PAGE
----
The Shodan Search Engine IS a Bit Scary


But it may be indicative of the lurking loss of privacy and security we seem to freely exchange for the convenience of connectivity.

There are search engines out there specializing in all sorts of online information. I have highlighted some here, for example search tools that delve into the deep web. Shodan is different. Shodan searches for devices connected to the Web. Like servers. Printers. Routers. Webcams. Security cameras. Control systems for water parks. Really? Yup, really. And it can see what is secured out there and what is unsecured. From a CNN Money article that ran the rounds yesterday:

A quick search for “default password” reveals countless printers, servers and system control devices that use “admin” as their user name and “1234” as their password. Many more connected systems require no credentials at all — all you need is a Web browser to connect to them.

Search parameters include location by city or county, latitude or longitude. Or search by hostname, operating system or IP address. It also allows you to export your search results by XML, so you can take it with you, with the IP and physical location associated with the result. And, if you don’t want to do the heavy lifting, let some other hackers users do the work for you with shared searches.

SHODAN   Computer Search Engine

Even scarier, use Shodan Exploits to search for known vulnerabilities and exploits lurking out there.

I can hear you now – “Oh.Em.Gee. How long has this been out there?” Three years. When you search one of their shared searches for, say, video web servers, you will see results from 2010 forward. Shodan is celebrating its three year anniversary with a decent flurry of press activity. Great. Now more hackers users will know about this means of tapping stuff.

I totally understand that being fore-warned is to be fore-armed, and that the principle purpose of this is to enhance security rather than shake up that fragile concept, but my pessimistic self can’t help but consider all the nefarious uses such a tool could promote. It is all great if device owners take heed and actually start securing these devices. FWIW, SHODAN (Sentient Hyper-Optimized Data Access Network) apparently is a name used for a fictional AI antagonist in the cyberpunk action role-playing video games System Shock and System Shock 2. Take from that what you may/will.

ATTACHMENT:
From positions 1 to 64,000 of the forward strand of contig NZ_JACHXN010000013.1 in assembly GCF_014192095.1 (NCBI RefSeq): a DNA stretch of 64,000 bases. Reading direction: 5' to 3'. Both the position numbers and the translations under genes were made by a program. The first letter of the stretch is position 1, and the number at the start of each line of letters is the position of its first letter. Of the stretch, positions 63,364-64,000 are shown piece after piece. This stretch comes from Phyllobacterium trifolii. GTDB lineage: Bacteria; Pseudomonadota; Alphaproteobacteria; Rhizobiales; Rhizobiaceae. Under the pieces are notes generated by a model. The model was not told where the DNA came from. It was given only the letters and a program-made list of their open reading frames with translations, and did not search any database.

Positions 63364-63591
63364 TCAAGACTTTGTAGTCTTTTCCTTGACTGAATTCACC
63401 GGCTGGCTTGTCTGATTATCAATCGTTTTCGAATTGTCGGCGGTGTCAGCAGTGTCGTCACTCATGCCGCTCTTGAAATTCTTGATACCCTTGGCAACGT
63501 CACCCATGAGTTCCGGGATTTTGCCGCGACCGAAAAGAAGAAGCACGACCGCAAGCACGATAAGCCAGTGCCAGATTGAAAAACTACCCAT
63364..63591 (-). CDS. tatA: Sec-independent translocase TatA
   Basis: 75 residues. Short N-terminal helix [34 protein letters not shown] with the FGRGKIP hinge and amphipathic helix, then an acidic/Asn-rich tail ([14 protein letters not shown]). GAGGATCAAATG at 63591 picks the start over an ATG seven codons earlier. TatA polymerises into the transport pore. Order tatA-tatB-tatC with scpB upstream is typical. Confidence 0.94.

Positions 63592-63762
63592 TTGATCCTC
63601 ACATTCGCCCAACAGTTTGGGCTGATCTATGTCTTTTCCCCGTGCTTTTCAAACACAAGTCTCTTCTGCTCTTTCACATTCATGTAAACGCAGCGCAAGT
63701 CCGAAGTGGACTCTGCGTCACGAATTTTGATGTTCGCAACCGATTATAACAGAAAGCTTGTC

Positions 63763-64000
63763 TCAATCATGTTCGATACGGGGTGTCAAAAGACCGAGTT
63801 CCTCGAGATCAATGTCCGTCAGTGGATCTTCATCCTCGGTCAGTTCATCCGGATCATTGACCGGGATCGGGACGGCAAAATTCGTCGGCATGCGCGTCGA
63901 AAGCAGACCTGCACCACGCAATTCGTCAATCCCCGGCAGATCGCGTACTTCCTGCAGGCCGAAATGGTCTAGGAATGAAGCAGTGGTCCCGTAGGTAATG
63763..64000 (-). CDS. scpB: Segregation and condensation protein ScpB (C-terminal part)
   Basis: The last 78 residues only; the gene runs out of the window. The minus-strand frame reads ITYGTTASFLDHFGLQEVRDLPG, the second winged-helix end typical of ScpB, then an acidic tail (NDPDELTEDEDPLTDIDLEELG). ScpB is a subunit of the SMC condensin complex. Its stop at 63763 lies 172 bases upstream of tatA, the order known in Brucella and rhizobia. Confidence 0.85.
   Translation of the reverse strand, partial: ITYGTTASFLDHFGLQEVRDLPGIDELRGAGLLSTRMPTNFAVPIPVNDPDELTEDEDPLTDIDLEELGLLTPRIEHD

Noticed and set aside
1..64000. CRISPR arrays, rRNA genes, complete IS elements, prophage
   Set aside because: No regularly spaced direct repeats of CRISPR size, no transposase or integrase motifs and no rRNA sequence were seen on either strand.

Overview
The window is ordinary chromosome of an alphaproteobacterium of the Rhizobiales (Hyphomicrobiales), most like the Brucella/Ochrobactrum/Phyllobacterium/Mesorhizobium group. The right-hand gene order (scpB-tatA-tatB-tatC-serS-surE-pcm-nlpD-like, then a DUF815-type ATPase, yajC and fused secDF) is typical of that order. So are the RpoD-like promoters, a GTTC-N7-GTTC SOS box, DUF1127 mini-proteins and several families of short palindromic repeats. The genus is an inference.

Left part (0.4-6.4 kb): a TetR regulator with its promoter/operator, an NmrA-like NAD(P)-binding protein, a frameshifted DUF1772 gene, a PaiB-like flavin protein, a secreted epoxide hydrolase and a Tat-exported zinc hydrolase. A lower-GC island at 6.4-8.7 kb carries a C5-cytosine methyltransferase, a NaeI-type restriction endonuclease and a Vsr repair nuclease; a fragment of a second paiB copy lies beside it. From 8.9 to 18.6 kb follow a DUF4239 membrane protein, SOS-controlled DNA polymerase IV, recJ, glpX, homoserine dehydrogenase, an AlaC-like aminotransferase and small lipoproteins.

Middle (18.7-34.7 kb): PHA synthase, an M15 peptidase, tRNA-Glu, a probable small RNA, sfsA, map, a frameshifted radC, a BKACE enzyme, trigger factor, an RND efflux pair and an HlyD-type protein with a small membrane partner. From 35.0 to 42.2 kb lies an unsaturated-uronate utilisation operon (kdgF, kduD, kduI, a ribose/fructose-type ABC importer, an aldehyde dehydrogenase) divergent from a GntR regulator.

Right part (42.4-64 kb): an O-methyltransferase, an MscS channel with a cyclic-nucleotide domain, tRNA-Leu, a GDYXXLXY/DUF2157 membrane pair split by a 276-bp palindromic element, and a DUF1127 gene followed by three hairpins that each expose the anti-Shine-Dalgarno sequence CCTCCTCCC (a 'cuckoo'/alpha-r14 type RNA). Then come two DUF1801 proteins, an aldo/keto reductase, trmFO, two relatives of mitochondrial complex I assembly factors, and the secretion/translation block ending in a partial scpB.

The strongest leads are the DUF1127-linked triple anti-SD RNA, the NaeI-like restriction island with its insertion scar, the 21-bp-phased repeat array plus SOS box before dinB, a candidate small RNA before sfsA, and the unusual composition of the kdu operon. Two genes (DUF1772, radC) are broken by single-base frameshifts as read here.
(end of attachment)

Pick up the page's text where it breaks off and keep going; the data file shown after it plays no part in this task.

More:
Shodan invites you to register using your social logins, but I had no problem running some searches without registering. Check it out. And be chilled.


When You Need To Dig Deeper In Your Search

I was asked earlier today to find something that Google couldn’t find, at least for free anyway. So what did I do? I did the deep dive, of course.

I haven’t touched on this topic recently here in the Studio, so the time is ripe. I am talking about the “deep web”, the “invisible web” of data and documents hosted on the Internet that traditional search bots and crawlers of Google and similar ilk can’t seem to index. It is estimated that the invisible web is 500 times larger than the searchable portion of the Web, which we all know is pretty freaking big to begin with. Sometimes, you won’t be able to find what you are looking for using traditional search engines, so what do you do? You use some tricks to access those hidden databases, of course – you are more than 500 times more likely to find the goods.

If you are looking for a search engine tuned to deep web searching, check out this great list (over 100!) broken down by topic, curated by the Online Education Database.

If you are looking for information that is more geared towards the legal profession, you can do no better than this great list of invisible web resources over at LLRX curated by Marcus Zillman.

Wondering what I was looking for? A current list of legislation across the 50 states pertaining to medical malpractice, particularly tort damages caps. I found it in a database maintained by the National Association of State Legislatures. I didn’t have to pay a cent for it. Thanks guys! Sorry Westlaw.



The Internet in 60 Seconds

Don’t blink.

Hat tip to MSNBC and Shanghai Web Designers

Oyez! Quincy District Court Now in Session, Everywhere

A novel social media / legal experiment is taking place a few miles and minutes from where I am sitting. As of yesterday, anyone with an internet connection can “see” what is happening in the Quincy District Court. Cameras and microphones are operating in the court’s criminal session and proceedings are being streamed live over the Internet at the new website created solely for the project. The project is run by NPR local affiliate WBUR and is being funded by Knight Media and is called, appropriately enough, The goal is to improve transparency and understanding of the judicial process and, hopefully, strengthen “ties” between the public and their courts.

These “ties” include court reporting. In the courtroom there is an operating Wi-Fi network and a space reserved for “citizen bloggers” to share the news with the Internet via blogs, tweets, even Facebook.

The project is not without limitations. The Judge can decide when to shut the camera off, when the need arises. Or to comply with existing court rules or maintain privacy in domestic violence cases. To protect attorney-client communications, there are “privacy” zones in the court room, free from electronic eyes and ears.

If matters proceed positively, the Project partners plan to extend it to other sessions, civil matters and small claims. Because everyone needs to know what is happening in small claims.

All sarcasm aside, I find this project fascinating. In an age where we are constantly admonished not to tweet or reach out where court is concerned (or even are barred from bringing smartphones and laptops into the court room in parts of New York), the Quincy Court’s about-face is somewhat startling. My short answer is that I am all for openness and transparency. But I do wonder what indirect effects the knowledge of constant, anonymous on-line viewing might have on the parties, their counsel and court personnel.

We shall see.

What IS the Internet Anyway?